Got a "New" 1911 .45......(sort of...)
Hello. Actually the "new" part in the title of the thread is not correct, but the results were essentially a "new" 1911 for me.
A few years ago, I got one of the very first Dan Wesson Patriots. It is a forged frame, adjustable sight, stainless steel pistol with what is marked a "match" barrel. (The mainspring housing was plastic, but I eventually replaced that with a standard grooved stainless one and the grip safety is actually E-nickled, but suits me fine.) Accuracy was described in the same way and the small test target seemed to indicate that it would group very well, certainly much better than I can shoot. Its slide has the external extractor. Though I have two extras in reserve, the one that's in the pistol seems to be doing just fine.
The pistol has proven utterly reliable once I got past a broken MIM magazine release, which I replaced with an Ed Brown. Just because I prefer them, I replaced the full-length guide rod with the regular GI and a stainless steel spring cap.
Around 2000 full-power loads have been fired through the gun w/o malfunction and over the chronograph, the barrel has proven exceptionally consistent and repeated grouping has demonstrated to me that the gun is capable of very fine accuracy. I've cleanly killed one or two whitetails with it using a handloaded 200-gr. XTP and Unique powder; cannot remember for sure.
Here is the gun as it came from the factory other than the changes mentioned above. The trigger pull on this pistol was excellent out of the box.
But, I could not really "warm up" to the gun and the reasons are silly.
1. I absolutely detest forward slide serrations and hate it immensely (more than is rational) that I have them on my Kimber and STI Trojans, but that's the way they come.
2. The front sight is just a wee tad wider than I prefer and I don't care for its shape.
I also had a slide that I bought new from the estate of a deceased friend that was from Colt and w/o the Series 80 firing pin lock. The ejection port is not lowered or dished.
This slide coupled with various barrels and bushings had been tried on another pistol or two, but after trying them, I wound up putting them back in their original configurations.
This slide wouldn't go onto the DW frame w/o a great deal of effort. I was very lucky that the barrel and its bushing both provided a nice snug fit with very good lug engagement and firing pin indentions in the primer are very well centered.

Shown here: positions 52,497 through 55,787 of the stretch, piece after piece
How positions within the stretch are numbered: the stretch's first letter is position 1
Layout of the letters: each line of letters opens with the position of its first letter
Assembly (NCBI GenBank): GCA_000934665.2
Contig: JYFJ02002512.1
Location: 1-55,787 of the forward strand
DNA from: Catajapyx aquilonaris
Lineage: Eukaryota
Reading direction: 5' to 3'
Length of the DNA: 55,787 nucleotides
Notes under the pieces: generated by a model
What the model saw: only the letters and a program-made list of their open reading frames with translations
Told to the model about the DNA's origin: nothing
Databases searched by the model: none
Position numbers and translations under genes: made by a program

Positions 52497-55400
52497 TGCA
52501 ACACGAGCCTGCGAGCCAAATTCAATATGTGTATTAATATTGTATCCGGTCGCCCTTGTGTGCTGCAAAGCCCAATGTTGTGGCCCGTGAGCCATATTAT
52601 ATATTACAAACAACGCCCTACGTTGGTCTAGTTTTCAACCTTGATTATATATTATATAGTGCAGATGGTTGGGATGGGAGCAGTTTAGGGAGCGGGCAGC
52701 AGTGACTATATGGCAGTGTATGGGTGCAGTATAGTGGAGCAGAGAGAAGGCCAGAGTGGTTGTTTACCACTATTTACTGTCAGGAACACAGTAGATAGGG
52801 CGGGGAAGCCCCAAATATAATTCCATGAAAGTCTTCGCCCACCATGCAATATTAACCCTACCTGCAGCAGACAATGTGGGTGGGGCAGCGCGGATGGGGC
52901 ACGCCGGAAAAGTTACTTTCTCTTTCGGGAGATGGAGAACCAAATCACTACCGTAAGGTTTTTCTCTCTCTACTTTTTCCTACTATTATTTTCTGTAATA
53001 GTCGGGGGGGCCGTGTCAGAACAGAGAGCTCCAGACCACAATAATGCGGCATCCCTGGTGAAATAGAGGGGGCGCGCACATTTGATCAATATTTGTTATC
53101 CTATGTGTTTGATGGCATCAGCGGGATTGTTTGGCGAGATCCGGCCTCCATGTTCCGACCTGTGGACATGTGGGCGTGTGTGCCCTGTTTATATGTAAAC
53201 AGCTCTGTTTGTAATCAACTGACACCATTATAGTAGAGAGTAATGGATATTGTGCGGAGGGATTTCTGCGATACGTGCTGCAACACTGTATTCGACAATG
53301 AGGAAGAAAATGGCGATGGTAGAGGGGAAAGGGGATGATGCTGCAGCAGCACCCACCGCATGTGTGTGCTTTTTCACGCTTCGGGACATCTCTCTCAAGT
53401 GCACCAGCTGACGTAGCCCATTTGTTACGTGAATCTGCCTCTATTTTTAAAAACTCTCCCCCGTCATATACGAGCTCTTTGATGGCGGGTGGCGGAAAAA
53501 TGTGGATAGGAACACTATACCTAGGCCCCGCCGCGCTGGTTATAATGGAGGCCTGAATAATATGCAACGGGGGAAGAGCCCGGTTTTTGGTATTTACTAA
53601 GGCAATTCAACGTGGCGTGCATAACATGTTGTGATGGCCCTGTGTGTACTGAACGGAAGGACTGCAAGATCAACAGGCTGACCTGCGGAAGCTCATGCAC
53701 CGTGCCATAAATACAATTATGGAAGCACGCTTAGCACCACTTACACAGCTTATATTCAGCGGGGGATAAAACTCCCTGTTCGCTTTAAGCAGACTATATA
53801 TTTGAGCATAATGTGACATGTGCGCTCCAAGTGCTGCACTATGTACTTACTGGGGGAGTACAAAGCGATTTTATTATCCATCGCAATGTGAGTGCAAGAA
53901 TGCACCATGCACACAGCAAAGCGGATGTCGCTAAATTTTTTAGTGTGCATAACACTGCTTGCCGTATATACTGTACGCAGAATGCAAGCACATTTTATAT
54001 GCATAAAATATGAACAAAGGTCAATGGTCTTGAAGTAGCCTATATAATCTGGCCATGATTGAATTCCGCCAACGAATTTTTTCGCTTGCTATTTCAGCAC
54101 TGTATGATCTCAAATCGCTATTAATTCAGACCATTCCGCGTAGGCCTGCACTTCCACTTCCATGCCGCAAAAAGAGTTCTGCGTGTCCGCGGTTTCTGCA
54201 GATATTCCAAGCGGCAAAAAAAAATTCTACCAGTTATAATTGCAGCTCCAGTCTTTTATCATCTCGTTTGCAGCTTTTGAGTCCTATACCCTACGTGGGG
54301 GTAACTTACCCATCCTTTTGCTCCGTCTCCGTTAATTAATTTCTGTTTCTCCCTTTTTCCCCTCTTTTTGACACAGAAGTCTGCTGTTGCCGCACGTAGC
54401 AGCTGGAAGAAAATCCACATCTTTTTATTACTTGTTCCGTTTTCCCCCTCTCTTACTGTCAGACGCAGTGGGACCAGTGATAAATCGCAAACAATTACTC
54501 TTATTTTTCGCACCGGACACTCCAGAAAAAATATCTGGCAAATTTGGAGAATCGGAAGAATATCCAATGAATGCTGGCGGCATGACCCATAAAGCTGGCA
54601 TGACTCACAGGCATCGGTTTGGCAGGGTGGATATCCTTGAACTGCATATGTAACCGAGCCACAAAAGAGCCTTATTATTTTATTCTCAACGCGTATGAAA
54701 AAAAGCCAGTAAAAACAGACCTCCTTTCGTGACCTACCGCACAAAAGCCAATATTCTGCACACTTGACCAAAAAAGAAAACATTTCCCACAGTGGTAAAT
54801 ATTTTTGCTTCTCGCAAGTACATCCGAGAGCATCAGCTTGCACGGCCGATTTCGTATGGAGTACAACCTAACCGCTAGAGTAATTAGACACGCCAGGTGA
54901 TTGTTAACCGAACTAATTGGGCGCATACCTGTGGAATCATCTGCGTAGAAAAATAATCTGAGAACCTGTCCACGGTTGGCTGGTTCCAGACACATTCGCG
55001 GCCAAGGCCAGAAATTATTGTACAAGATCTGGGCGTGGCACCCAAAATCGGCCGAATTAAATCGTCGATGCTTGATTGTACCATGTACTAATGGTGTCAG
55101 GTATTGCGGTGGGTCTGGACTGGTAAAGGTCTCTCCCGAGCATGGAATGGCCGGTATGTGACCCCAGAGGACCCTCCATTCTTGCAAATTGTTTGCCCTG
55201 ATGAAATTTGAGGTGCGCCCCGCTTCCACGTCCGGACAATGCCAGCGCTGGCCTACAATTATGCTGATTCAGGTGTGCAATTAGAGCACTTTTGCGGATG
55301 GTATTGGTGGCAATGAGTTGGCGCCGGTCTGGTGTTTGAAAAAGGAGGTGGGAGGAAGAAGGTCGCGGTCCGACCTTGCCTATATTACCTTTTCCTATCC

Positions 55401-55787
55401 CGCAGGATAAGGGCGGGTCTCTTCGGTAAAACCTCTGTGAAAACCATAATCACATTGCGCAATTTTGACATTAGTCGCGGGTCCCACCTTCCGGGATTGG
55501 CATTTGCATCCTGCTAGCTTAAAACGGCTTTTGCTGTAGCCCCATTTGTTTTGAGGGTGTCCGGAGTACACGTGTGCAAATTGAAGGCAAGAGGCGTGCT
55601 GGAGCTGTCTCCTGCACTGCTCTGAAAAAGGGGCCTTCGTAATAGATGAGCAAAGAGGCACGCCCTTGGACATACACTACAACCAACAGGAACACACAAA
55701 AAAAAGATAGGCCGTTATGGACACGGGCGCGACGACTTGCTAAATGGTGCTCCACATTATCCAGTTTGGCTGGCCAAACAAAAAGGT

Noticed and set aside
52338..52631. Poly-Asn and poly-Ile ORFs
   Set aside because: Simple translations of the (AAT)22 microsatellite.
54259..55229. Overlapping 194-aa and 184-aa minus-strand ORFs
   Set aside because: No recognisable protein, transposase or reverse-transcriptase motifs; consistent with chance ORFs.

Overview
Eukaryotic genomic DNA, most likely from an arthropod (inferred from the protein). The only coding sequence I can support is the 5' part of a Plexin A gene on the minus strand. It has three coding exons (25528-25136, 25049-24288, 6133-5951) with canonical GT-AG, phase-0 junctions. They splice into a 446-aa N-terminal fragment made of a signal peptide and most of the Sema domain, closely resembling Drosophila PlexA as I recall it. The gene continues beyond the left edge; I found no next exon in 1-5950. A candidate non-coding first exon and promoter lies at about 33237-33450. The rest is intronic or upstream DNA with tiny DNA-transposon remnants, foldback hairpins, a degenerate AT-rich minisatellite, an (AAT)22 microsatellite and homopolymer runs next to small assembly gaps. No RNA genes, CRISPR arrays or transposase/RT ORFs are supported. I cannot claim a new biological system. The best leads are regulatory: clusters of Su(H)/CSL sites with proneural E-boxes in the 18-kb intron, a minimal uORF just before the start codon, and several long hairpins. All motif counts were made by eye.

Using what I'd learned when I "built" my Caspian 1911 pistols under the guidance and help from a couple of good friends who had taken Capt. Dave Sample's on-line Patriot Pistol class, I was able to fit the slide to the frame after about 30 minutes of hand-lapping.
Anyhow, here's the result:
I find the two-tone 1911 look not at all unpleasing. FWIW, the Wilson false checkering aluminum sheet that is secured by the grips has been removed not only on this gun, but my Springfield Armory Mil-Spec. The reason is that for me, even with the grips screwed down as tightly as I dare, it can move under recoil and in both cases wound up below the cutout for the front of the magazine floor plate. Checkering or stippling is better, but skateboard tape works fine too and doesn't slip. I will not use the Wilsons again.
The pistol looks pretty nice and the fit is with very, very little lateral or vertical play between the slide and frame. There is no play between the barrel and slide.
Looking nice is one thing, but would it function reliably and would the sights be "on."
From a rest, I was able to get this group at 15 yards using a handload that has proven very accurate for me in several 1911 pattern pistols. This gets right at 890 ft/sec from this barrel with a standard deviation of but 10 ft/sec.
Though this load averages 876 ft/sec with a standard deviation of but 14 ft/sec, I simply couldn't get so nice a group as with the Precision 200-gr. CSWC/5.0-gr. Bullseye, but it will "do" for 99% of my perceived needs.
I also tried a few dozen handloaded 230-gr. Gold Dots and
a few shots of S&B 230-gr. FMJ as well as 3 magazines' worth of Winchester 230-gr. Ranger JHP.
The gun remained reliable and despite the non-lowered port, cases were cleanly & postively ejected with no denting of cases. I got lucky.
I would prefer that the POI be about 1/2 to 3/4" higher, but can live with what I have now or simply change the front sight.
The gun was put back into its factory configuration as it arrived from Dan Wesson and worked fine as well.
With so few rounds through the gun, I don't know that I yet trust it, but will find out in days to come. If it is, it will probably stay just about like it is with the Colt slide that's been lapped to this frame.
Not long was required to do this and I went ahead and slicked up the breech face with 1000 and then 2000 grit wet-to-dry sandpaper and a sanding stick as well as the angled lowered portion of the firing pin retaining plate and the inside bottom of the slide that rides over the top cartridge in the magazine as well. I checked the tension on the Colt extractor and it seems to be fine both to the "feel" and as was demonstrated in the fairly consistant ejection patterns in today's shooting.
So far, so good, but no prize yet; the gun will have to be shot lots more before I know anything for sure.
Other than the checkering strip, the gun will probably remain as it is shown here. Today's range session was not long and only two magazines were used: McCormick PowerMag and a Wilson 8-shot that has had Tripp's follower and spring installed. Both worked just fine.